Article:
The Brag Media
News April 10, 2024

Rolling Stone CEO Gus Wenner Discusses AI, Growing Pains and the Pivot to Digital

Senior Journalist, B2B
Rolling Stone CEO Gus Wenner Discusses AI, Growing Pains and the Pivot to Digital

Running the family business, one that’s facing a death by a thousand cuts, is a burden few would choose to carry.

Gus Wenner knows from experience.

The son of Jann Wenner, co-founder of Rolling Stone and the Rock And Roll Hall of Fame, and media heavyweight Jane Schindelheim, the younger Wenner joined the family company a decade ago, when the print industry was staring into the abyss.

Wenner helped navigate the tsunami that was the transition from hard copy to a multi-media organisation, built on the foundation of that glossy mag.

“Up until 10 years ago, Rolling Stone was a magazine, primarily,” he recounts to The Brag Media managing director Luke Girgis and editor-in-chief Poppy Reid for ‘The Music Network Podcast’.

Back then, print was like “probably 80% of our revenue.” Today, it’s roughly 10-15%, he continues, the transition well underway into a digital future. The mag, however, remains the “heart and soul of what we do” and a “huge part of our identity.”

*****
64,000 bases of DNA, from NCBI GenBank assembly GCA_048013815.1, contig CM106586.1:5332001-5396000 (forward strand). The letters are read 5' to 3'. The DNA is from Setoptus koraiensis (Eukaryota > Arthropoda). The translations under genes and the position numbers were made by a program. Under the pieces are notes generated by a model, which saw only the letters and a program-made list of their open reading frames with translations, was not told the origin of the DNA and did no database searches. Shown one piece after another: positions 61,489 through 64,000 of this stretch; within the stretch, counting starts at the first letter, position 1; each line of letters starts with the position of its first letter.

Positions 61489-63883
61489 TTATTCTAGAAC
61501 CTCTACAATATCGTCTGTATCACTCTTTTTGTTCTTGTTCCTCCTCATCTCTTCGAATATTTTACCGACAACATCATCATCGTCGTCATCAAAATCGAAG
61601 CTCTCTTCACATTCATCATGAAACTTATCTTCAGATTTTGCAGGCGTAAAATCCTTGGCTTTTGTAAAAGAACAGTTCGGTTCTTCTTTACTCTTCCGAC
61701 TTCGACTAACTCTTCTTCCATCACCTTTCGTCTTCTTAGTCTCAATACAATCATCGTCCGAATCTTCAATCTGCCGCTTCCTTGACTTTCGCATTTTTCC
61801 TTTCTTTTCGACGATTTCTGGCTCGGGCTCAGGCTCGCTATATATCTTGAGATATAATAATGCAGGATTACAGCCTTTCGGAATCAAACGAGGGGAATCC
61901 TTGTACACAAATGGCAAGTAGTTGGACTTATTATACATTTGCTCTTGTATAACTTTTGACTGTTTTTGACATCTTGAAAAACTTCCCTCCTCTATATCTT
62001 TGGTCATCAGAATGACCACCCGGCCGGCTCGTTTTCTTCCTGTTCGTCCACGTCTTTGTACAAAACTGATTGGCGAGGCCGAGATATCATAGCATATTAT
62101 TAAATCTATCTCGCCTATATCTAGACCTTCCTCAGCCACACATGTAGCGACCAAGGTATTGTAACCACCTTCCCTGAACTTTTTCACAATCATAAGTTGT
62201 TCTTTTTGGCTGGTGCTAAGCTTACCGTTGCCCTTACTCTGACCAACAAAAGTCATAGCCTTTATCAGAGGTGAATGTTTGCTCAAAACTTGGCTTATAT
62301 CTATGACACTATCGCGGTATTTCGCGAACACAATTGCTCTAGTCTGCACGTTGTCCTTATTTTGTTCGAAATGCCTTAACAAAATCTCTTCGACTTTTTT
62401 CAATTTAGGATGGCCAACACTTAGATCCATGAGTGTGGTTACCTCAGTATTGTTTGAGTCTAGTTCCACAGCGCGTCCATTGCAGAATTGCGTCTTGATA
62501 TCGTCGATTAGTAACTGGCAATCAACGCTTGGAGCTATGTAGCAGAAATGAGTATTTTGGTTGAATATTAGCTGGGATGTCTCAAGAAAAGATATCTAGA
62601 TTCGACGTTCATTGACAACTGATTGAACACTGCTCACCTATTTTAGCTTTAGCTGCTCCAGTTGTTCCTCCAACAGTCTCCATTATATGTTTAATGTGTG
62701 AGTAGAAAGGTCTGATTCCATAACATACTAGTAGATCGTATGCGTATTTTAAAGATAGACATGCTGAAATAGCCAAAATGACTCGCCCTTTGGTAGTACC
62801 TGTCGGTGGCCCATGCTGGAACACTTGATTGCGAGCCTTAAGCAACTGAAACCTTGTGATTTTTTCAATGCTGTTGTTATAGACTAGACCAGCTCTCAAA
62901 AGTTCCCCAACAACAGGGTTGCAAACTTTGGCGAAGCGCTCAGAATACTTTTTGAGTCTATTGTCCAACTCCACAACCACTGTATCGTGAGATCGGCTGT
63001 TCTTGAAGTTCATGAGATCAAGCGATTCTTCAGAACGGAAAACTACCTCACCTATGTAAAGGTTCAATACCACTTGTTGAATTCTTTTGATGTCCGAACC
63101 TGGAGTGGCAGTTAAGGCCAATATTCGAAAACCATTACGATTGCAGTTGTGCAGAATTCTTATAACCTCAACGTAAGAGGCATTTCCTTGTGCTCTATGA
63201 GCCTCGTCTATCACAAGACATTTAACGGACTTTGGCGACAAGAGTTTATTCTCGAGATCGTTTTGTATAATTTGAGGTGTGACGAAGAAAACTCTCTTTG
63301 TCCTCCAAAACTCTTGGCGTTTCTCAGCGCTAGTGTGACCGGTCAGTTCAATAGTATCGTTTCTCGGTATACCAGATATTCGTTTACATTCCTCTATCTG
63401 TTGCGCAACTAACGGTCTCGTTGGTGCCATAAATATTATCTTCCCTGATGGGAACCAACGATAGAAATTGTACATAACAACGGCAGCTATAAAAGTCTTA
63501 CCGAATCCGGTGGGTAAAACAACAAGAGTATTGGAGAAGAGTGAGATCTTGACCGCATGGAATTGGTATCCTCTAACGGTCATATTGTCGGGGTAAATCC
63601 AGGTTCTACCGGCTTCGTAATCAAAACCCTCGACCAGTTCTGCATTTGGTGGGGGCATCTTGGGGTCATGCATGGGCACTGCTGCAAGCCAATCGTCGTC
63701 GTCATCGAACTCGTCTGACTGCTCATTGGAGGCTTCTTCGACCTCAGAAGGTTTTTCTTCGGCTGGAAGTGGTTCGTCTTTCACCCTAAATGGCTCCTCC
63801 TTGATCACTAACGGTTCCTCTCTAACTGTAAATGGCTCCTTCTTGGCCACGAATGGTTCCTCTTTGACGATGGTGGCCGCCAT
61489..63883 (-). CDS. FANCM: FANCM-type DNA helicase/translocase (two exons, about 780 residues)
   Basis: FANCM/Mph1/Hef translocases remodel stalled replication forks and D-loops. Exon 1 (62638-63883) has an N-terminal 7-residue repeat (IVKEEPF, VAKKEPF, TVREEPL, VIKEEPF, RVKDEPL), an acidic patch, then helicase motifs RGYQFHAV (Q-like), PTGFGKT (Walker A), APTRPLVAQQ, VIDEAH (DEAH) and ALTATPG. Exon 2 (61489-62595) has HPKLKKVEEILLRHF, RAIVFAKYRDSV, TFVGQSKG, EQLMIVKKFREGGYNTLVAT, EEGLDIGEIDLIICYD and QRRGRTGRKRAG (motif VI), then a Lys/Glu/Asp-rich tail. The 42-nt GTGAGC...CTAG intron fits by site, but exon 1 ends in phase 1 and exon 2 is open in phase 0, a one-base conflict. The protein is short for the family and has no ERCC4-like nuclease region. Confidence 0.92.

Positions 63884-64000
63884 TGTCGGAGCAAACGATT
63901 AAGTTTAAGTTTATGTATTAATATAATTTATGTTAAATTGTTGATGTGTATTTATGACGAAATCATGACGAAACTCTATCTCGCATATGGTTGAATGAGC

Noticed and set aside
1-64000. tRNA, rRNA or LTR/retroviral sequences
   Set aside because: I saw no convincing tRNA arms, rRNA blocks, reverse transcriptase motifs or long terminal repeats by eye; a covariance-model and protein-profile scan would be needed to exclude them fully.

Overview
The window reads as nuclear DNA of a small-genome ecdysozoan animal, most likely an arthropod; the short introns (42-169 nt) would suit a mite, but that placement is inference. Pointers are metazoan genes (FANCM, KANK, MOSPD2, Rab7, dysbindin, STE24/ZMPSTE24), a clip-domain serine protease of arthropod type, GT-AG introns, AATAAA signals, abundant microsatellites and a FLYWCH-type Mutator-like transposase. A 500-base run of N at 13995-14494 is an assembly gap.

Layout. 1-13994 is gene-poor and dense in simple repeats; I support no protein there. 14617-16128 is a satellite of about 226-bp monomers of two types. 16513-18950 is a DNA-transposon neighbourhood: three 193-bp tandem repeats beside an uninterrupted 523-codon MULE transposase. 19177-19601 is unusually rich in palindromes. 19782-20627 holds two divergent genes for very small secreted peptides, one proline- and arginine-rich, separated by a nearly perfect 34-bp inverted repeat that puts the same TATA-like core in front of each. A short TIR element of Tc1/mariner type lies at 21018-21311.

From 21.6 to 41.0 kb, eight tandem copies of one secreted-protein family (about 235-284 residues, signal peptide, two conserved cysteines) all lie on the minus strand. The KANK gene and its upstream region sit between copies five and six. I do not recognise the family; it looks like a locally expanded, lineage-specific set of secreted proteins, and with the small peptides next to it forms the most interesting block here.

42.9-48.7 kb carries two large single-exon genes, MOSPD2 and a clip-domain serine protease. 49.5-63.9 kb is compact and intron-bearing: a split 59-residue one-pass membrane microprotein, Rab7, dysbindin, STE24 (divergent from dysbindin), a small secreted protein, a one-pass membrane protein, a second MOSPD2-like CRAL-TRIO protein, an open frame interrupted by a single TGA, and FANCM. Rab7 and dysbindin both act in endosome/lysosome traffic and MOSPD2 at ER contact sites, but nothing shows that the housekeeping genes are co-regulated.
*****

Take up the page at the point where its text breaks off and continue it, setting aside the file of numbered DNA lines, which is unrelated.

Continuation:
Wenner joined Wenner Media following his graduation in 2012, and, the following year, at the age of 23, was named head of digital for the online versions of Wenner Media’s Rolling Stone, Us Weekly, and Men’s Journal titles.

The company rebuild wasn’t “unpainful,” he recounts. In a sign of the times, those last two brands were sold to satisfy financial obligations.

The challenge – to create a viable vision for the future, while protecting the past, upholding something the family built, and doing so in a climate when print was falling off a cliff, bleeding out. And do it against the backdrop of “paying down an enormous amount of debt”.

Factor in Jann Wenner’s near-death experience of having a heart attack in the summer of 2017, and there was, asserts Gus, “an unbelievable amount of pressure, an unbelievably high level of difficulty.”

In rode Penske Media Corporation (PMC), the media empire which acquired Rolling Stone in 2017, the “perfect home” for the title, reckons Gus, who played a key role in facilitating the sale.

Gus stayed on as president and COO, then, in 2021, was promoted to his current capacity as CEO.

Fast forward to 2024, the ambition is for seven to eight healthy revenue streams, a combination of events, e-commerce, licensing, and its top-earner, digital advertising.

Rolling Stone‘s “Future of Music” showcase at SXSW is part of the mix, “the perfect alignment for us,” he insists, a curated music experience that enables music fans to “walk into the pages of the issue” over four nights, and potentially live on across streaming platforms.

It’s been “an amazing rise” for Rolling Stone, he enthuses.

On the thorny subject of artificial intelligence, Wenner admits computer learning assists the research team as a “tool,” though there are “no plans” to use AI “in place” of writers.

“I don’t know what the future holds. We’re very focused on the reporting, that’s something AI can’t do.” The value of “real reporting and long-form journalism will only be greater” in time, he assures. “There’s a premium on it.”

Stream the podcast here.


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